Literary Hub

Do We Even Need Men?

men

Why do males exist? If you learned biology at school, your teachers will probably have told you it was because combining genes from different individuals—one male and one female—increases variation in a species, and it is variation that helps a species survive.

Unfortunately, most evolutionary experts stopped believing in this explanation over 30 years ago. From a reproductive point of view, no individual is interested in anything very much beyond donating genes to the next generation. As far as whole species are concerned, they are preserved or wiped out more or less at random, largely according to the whims of climate and geology. In addition, you don’t actually need sexes to produce variation: the vast majority of organisms like microbes happily mutate and vary without sex.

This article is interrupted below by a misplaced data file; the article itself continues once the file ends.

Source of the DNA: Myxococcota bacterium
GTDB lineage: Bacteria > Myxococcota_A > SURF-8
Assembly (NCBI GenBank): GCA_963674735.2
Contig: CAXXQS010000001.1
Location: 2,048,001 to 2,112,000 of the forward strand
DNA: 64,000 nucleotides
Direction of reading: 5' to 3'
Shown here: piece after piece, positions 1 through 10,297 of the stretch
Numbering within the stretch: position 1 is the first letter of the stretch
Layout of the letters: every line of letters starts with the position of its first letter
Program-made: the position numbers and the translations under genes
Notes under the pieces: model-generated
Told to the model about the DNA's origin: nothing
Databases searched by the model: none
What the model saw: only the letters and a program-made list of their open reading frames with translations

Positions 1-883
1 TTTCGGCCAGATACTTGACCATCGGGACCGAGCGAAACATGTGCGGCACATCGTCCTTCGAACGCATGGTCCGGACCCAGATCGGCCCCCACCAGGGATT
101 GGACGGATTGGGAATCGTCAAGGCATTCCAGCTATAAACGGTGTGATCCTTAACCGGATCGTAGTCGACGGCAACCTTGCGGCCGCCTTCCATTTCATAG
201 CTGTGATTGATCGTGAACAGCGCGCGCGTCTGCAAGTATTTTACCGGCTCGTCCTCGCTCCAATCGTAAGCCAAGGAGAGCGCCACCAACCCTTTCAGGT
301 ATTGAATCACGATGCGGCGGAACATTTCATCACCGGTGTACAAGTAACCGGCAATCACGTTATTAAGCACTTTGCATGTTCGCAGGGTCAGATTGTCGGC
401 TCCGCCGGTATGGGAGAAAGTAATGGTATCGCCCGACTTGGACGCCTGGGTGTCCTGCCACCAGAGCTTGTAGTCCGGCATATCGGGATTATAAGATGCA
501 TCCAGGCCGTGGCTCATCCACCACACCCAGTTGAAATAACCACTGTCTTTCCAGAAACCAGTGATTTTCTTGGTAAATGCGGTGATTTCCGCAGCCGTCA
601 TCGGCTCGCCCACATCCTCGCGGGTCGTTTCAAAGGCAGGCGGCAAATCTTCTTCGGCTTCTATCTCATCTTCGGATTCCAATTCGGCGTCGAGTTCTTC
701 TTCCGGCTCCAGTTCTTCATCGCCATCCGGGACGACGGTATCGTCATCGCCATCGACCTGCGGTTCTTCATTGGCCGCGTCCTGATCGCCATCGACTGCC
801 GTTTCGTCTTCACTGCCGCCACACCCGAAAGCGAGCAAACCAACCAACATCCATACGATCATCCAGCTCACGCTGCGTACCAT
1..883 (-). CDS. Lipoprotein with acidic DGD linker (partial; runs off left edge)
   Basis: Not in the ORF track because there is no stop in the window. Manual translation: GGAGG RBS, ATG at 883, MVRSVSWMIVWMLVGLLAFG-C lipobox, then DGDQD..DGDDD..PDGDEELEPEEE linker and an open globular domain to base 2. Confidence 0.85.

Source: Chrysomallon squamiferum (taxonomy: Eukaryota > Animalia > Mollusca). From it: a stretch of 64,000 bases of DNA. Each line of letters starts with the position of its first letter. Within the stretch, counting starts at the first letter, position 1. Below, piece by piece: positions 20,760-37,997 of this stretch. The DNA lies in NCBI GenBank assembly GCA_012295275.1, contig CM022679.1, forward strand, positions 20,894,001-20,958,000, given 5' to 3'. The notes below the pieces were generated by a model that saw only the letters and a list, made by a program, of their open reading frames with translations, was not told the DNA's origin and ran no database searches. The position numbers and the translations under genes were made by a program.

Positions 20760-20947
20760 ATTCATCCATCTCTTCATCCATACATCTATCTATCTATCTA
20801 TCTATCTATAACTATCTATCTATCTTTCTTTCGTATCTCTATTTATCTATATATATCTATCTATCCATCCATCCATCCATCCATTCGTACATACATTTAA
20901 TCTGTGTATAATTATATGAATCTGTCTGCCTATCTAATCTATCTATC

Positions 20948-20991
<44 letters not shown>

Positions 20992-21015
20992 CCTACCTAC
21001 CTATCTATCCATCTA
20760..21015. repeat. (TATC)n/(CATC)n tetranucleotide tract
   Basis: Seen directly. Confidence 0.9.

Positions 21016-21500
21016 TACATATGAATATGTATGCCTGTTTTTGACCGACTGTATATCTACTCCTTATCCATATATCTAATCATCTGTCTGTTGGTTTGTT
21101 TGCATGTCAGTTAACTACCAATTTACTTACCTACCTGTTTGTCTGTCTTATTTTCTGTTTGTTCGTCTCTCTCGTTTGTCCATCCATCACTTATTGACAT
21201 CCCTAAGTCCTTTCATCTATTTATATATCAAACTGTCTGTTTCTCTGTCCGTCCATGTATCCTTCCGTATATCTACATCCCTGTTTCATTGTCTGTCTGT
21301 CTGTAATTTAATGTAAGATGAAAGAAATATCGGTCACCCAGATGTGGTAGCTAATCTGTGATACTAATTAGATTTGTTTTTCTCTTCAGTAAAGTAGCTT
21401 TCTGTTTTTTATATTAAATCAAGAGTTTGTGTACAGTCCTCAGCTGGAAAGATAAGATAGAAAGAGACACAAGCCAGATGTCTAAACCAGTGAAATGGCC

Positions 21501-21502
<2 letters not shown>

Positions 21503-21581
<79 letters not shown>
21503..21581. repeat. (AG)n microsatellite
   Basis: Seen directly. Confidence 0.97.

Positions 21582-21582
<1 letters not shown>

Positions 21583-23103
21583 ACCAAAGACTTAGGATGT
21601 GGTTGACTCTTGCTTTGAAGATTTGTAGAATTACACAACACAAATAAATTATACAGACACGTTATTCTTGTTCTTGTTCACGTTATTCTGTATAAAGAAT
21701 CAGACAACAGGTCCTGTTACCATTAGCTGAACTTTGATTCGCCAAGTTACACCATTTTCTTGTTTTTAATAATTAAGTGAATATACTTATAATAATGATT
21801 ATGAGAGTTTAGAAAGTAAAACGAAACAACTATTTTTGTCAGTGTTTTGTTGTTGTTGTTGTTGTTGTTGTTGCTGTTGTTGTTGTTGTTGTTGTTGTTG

The great evolutionist John Maynard Smith regarded sex as more or less inexplicable. He talked of “the twofold cost of males.” First, it is incomprehensible that any female should want to throw away half her genes and take on someone else’s, when theoretically she could just produce clones of herself instead. Secondly, the males of many species are entirely useless at doing anything except sitting around, getting fat at the females’ expense, and—in the words of Richard Dawkins—duffing up other males. Among some animals, such as elephant seals, the vast majority of males die as wasteful, disappointed virgins.

Given this wastefulness, it is perhaps not surprising that there are at least 40 species where the female kills the male during or after sex. In the case of the praying mantis, she literally bites his head off as part of foreplay, and he carries on in a delighted reflex of posthumous orgasm. Females of other species are equally imaginative: male scale insects have been demoted to microscopic excrescences on their females’ legs, while female angler fish carry their mates on their backs as tiny dwarves.